Flow Overview

Flow, in contrast to TypeScript, is not a language; it’s described as a “static type checker for JavaScript”, and was developed by Facebook (the creators of React). We can use Flow by adding special annotations to our regular JavaScript files, indicating the types we expect, or we can just let the tool infer the expected types and warn us if it finds any errors.

Let’s take a look at the following code sample taken from Flow’s official documentation:

// @flow
function square(n: number): number {
  return n * n;
}

square("2"); // Error!
JavaScript

Notice the first line of the above code? In order for the tool to know which files it has to check, we place a special “// @flow” comment in each file we want to be included in Flow’s monitoring process.

Just to clarify, in order to use Flow, you don’t have to change the extension of your files, instead, you continue to write vanilla JavaScript in annotated .js and .jsx files. If we had left the above code as is, the JavaScript engine would have thrown an error because of the annotations; therefore, as an additional step, we have to remove the annotations before we send this code to be executed. We can achieve this with Babel or with a lighter-weight alternative CLI tool called flow-remove-types.

The above image shows how Flow annotations get removed in order for the final JavaScript code to be executable.

Integration with React

Now that we have seen an overview of TypeScript and Flow, let’s look at how these tools integrate with React. In doing so, we’ll later be able to compare both tools to identify their strengths and weaknesses and consider under what circumstances we would choose one over the other.

A Standard React App

The easiest way to create a React app is to use the create-react-app tool. We are going to create two identical React apps, one for testing TypeScript and one for testing Flow. First, let’s look at the vanilla implementation of this tool by creating a React app without any type checking:

npx create-react-app example-app
None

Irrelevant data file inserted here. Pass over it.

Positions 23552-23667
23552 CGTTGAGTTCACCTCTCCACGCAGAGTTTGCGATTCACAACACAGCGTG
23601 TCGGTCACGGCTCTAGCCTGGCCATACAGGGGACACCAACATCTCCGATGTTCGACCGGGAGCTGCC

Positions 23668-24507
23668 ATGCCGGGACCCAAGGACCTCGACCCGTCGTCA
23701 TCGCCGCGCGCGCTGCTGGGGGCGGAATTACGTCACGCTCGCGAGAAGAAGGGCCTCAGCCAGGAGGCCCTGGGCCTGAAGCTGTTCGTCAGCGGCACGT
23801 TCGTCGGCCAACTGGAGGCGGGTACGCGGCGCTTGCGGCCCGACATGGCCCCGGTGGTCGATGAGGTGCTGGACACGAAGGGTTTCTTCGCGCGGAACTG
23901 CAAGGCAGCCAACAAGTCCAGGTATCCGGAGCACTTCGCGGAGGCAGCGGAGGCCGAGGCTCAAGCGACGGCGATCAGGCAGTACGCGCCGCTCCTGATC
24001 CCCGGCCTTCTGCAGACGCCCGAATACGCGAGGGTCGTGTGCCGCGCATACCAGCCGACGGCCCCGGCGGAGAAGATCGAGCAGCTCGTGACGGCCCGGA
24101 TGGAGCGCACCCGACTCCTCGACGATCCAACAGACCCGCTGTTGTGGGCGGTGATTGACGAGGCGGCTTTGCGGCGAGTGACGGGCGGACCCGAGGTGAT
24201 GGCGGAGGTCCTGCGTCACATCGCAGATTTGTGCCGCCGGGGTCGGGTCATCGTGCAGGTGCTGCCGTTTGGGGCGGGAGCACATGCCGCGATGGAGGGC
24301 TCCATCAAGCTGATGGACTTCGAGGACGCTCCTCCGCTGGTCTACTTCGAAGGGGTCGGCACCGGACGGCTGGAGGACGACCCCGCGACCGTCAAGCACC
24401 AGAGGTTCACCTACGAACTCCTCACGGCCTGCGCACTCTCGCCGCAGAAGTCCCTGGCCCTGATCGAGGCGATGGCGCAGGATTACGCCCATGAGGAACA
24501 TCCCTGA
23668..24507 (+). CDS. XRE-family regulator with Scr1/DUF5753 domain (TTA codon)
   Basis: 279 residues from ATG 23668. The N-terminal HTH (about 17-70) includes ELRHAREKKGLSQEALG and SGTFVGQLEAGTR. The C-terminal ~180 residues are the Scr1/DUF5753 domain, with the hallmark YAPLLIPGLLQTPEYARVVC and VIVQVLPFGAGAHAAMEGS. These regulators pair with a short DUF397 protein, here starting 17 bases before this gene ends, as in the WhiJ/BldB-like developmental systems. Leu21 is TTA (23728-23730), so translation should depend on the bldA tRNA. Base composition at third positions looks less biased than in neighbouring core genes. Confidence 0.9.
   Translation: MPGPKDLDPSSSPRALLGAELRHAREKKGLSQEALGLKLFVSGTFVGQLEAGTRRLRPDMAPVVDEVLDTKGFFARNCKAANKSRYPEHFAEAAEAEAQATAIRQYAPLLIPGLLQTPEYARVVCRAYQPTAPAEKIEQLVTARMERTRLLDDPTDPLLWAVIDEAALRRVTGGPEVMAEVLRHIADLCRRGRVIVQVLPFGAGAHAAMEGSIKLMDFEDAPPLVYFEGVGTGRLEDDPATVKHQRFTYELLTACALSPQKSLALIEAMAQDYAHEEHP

That’s it, our app is ready! Now we have to navigate to the example-app folder and start the development server to view our React app in action:

cd example-app
npm start
None

Your default browser should open a tab pointing at localhost:3000, and the following page should be rendered.

Enabling TypeScript

If we’re starting from scratch, we can create a TypeScript-enabled React application just by using the –template flag like this:

npx create-react-app react-ts --template typescript
TypeScript

And we would have come up with a fully configured React app with TypeScript enabled. That’s a great option for a new project, but let’s imagine we want to implement TypeScript in an existing React application.

First, we have to add the TypeScript package alongside some other dependencies. We are going to use yarn to install the packages but feel free to use npm if you prefer:

yarn add typescript @types/node @types/react @types/react-dom @types/jest
TypeScript

After the installation completes, we are going to rename our existing .js and .jsx files to .ts and .tsx respectively.

If we then restart our development server, a tsconfig.json file will be created in the root folder of our project. This file is the TypeScript configuration file and, if needed, it can be customized to suit the needs of your project. Now you can start developing in TypeScript!

Developing with TypeScript

Let’s create a React component that would get a list of items, as props, and render them as an unordered list.